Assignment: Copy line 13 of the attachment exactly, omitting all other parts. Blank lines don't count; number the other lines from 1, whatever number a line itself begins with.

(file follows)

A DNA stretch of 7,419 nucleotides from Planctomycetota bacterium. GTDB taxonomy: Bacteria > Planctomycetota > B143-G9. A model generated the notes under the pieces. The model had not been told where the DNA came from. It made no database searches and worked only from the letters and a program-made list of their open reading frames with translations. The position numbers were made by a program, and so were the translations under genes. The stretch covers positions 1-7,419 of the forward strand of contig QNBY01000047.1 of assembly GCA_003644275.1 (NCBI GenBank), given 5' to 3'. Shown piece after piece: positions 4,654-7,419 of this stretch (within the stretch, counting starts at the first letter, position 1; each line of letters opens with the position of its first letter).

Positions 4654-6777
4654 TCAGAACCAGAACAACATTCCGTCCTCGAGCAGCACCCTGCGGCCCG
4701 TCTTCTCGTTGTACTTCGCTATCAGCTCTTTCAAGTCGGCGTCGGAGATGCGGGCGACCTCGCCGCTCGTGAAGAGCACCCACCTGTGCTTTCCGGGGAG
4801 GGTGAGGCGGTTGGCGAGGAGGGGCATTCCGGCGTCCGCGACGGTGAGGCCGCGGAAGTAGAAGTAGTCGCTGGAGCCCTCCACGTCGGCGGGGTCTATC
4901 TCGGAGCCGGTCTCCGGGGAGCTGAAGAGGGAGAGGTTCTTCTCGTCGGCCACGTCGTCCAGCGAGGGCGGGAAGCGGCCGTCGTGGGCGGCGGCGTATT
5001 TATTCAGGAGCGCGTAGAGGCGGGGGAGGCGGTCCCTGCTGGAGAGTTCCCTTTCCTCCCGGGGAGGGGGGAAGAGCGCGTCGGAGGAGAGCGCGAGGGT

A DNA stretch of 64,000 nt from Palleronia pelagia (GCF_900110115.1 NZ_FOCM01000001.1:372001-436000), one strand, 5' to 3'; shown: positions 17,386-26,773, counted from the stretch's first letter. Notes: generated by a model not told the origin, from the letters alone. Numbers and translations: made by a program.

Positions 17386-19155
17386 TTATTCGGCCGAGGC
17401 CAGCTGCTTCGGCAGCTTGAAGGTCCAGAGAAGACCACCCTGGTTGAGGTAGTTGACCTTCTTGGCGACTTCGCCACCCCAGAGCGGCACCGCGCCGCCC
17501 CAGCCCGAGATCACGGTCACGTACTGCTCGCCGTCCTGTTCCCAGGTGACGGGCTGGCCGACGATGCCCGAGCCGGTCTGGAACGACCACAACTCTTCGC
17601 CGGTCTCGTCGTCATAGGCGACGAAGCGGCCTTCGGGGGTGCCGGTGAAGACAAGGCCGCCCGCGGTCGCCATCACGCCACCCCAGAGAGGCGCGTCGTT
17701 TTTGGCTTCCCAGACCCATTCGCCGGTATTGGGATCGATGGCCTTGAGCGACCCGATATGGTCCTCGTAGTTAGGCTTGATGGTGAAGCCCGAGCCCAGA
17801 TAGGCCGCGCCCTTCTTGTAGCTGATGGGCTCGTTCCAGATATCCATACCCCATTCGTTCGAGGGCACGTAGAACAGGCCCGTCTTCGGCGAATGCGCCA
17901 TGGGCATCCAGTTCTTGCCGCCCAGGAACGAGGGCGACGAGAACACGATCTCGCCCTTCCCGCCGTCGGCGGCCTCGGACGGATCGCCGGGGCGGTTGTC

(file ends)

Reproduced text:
17601 CGGTCTCGTCGTCATAGGCGACGAAGCGGCCTTCGGGGGTGCCGGTGAAGACAAGGCCGCCCGCGGTCGCCATCACGCCACCCCAGAGAGGCGCGTCGTT